The beauty and valour of independent Punjab’s last ruling queen will be invoked in a soon-to-be-held auction expected to attract leading Indian, British and US collectors of treasures of 19th-century Punjab.
Maharani Jindan Kaur (popularly known as Rani Jindan) was the last and the youngest wife of Maharaja Ranjit Singh, and mother of Maharaja Duleep Singh, who was forced from the throne when the British East India Company annexed the independent kingdom of Lahore. In many ways, she was a role model for the legendary Rani Laxmi Bai, the Rani of Jhansi, who also resisted the British until she was killed in 1858. However, whereas Laxmi Bai died from battle wounds, Jindan reigned for three years as Queen Regent of Punjab. Her aim was to protect the legacy of her only child and infant Maharaja, Duleep Singh, whose Sikh empire stretched from Kabul to Kashmir and the borders of Delhi. The greedy British forces gathering on the borders of Punjab were so concerned about her power and determination that they started a propaganda campaign describing her as no better than a prostitute, seductress and the ‘Messalina of the Punjab’, a reference to the promiscuous third wife of Roman Emperor Claudius.
The campaign continued as the British implemented a policy of divide and rule, playing off Rani Jindan against the Supreme Council of the Khalsa and the coterie of powerful Sikh generals who had promised to protect the kingdom.
In the end, Rani Jindan was outwitted by Governors General Lord Hardinge and Lord Dalhousie, who had her imprisoned until she escaped to a life of exile in Nepal. A famous note she left for her British jailors read: “You put me in a cage and locked me up. For all your locks and your sentries, I got out by magic... I had told you plainly not to push me too hard — but don’t think I ran away. Understand well, that I escape by myself unaided... don’t imagine I got out like a thief.”
While his mother tried to outwit the British, Duleep Singh was allowed to continue as a puppet Maharaja until he too was deposed, in 1849, converted to Christianity and packed off to England.
None of this could have been anticipated when Rani Jindan was born in 1817 to Manna Singh Aulakh, the royal kennel keeper from Chachar village in Gujranwala district north of Lahore. Legend has it that Manna Singh sang praises of his stunning daughter to the one-eyed Maharaja Ranjit Singh, who demanded that his 18-year-old daughter present herself at court.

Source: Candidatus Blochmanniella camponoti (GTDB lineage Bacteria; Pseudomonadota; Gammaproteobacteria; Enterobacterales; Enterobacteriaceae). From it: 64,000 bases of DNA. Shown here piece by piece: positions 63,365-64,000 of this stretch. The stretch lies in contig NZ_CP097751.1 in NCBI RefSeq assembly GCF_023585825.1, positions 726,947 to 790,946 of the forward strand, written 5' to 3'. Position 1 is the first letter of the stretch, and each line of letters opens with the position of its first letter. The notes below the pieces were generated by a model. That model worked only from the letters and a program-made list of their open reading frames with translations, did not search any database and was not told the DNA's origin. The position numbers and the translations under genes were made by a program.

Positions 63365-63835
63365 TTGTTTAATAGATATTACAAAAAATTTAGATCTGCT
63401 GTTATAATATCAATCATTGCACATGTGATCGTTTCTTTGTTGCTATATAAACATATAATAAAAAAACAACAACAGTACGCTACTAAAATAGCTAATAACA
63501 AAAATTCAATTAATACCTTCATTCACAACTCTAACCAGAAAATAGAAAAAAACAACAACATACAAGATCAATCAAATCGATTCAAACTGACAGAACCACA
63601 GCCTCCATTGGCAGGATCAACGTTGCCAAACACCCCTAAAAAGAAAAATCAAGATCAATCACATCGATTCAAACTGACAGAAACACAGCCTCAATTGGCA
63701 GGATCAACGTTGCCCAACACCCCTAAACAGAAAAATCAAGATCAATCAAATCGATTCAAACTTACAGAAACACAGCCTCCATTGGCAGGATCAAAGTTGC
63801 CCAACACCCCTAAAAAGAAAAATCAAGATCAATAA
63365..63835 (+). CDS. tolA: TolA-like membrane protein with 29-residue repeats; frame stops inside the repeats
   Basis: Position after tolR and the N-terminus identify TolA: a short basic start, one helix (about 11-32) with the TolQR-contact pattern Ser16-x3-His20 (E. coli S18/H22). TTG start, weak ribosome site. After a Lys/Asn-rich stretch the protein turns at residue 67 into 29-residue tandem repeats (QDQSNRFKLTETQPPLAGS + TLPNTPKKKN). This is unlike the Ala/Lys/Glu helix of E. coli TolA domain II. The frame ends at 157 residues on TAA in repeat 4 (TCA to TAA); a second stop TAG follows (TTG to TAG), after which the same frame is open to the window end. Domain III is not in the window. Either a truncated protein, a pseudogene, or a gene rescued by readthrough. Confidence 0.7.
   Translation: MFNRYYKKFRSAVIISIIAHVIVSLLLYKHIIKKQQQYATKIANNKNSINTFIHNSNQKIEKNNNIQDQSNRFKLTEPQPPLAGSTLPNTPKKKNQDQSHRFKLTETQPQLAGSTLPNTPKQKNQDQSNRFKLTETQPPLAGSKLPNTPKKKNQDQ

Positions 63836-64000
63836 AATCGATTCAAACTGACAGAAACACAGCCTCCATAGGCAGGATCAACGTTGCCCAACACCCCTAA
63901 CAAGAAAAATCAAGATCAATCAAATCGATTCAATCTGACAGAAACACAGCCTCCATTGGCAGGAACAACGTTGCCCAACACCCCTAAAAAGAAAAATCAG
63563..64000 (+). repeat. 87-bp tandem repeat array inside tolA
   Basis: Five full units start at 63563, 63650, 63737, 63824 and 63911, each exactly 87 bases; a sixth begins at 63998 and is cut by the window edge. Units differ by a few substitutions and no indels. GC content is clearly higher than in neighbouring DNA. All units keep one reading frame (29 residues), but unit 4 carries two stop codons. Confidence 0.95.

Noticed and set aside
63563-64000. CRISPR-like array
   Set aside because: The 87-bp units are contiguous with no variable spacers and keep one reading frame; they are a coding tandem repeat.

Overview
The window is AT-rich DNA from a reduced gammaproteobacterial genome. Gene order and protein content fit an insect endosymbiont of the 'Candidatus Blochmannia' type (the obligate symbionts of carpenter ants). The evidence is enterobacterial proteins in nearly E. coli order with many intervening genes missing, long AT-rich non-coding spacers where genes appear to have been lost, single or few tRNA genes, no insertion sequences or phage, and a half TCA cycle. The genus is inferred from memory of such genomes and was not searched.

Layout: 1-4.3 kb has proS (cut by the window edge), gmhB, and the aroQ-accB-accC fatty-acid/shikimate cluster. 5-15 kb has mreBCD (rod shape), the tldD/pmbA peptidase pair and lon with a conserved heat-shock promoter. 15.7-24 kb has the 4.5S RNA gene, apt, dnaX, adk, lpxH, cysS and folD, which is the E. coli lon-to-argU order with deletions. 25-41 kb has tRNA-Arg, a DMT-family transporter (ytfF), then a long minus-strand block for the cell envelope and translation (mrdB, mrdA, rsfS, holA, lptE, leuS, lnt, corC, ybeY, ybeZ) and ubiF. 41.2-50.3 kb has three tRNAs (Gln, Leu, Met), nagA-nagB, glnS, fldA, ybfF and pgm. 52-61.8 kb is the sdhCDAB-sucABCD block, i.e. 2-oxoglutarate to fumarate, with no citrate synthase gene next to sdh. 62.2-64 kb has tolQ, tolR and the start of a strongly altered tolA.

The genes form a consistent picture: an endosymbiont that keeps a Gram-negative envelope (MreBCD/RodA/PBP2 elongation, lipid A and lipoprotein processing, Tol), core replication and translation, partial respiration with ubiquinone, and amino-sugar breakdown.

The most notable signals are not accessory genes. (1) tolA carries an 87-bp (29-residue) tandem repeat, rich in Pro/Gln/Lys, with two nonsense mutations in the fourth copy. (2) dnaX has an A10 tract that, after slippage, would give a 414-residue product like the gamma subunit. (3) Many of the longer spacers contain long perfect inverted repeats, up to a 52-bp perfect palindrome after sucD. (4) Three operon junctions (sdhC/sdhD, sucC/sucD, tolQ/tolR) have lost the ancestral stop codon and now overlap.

Ranjit fell head over heels in love with her, sending a sword and arrow to Chachar as a symbol of marriage. She became his newest wife, future queen regent and mother of the last Sikh Maharaja. Significantly, a 61.8 cm gold thread-embroidered quiver and 28.8 cm long bow holder set in red velvet is one of the items being offered next month by London auctioneers Bonhams in their sale of Sikh Treasures and Arts of the Punjab. It comes with a leather belt embroidered with a band of rosettes and terminates in a circular iron buckle, green velvet suspension loop to reverse with two sets of four tassels to one side. Bonhams explain how these symbols of sovereignty were all presented to Dalhousie in October 1851 by the Nine Sovereign Chiefs of the then protected Sikh states.
Rani Jindan lived in a Lahore that was the envy of the Western world. Its mix of palaces, gurdwaras, mosques, havelis and shops was distributed around the renowned Lahore Fort, or Shahi Qila, that dates back to the time of Akbar. Pictures of the 19th century city are contained in an album of photographs taken by Lockwood Kipling, father of Rudyard Kipling. That is also part of the Sikh Treasures sale.
British explorer Alexander Burns, who visited the royal apartments in 1831, described the opulence of a bed where the ‘frame-work, posts and legs were covered entirely with gold and the canopy was one sheet of the same precious metal. It stood on footstools raised about ten inches from the ground, which were also made of gold. The curtains were of Kashmir shawls, near around it stood a chair of gold and in one of the upper rooms of the palace, we saw the counterpart of these costly ornaments. The little room in which we sat was superbly gilded and the side which was next to the court was closed by a screen of yellow silk.”
When the 18-year-old Maharani arrived in the city four years later, it was a byword for luxury living — with the Sheesh Mahal taken over for the Maharaja’s private apartments, next to a private shrine where the Guru Granth Sahib was read every day. The Badshahi Mosque built by Aurangzeb was used as the ammunition depot for the Sikh army. However, the biggest surprise was Moti Masjid where the Maharaja kept an astounding collection of gold, silver and jewels, including a necklace of emeralds and pearls gifted to the Maharani, also part of the Sikh Treasures sale.
The necklace is described as consisting of six polished emerald beads, one later converted to a pendant, each bead gold mounted and fringed with seed-pearl drop tassels, with gold clasp, in fitted cloth covered case, the inside of the lid inscribed: “From the Collection of the Court of Lahore formed by HH the Maharajah Runjeet Singh and lastly worn by Her Highness The Late Maharanee Jeudan Kower.”
Oliver White, head of Indian and Islamic Department at Bonhams, says, “The gold, pearl and emerald necklace from the collection of the court of Lahore is one of the most important pieces remaining from the Sikh Empire. The necklace belonged to a remarkable woman who endures as an extremely important figure from Sikh history.”
Rani Jindan’s jewels have always been of interest, but the timing of next month’s sale is significant. It follows the successful Empire of the Sikhs exhibition presented by the UK Punjab Heritage Association, and the recent screening of a BBC TV documentary about Maharaja Duleep Singh, entitled The Stolen Maharajah. Three months ago (May), a Sikh Arts Exhibition, was launched in the city of Leicester.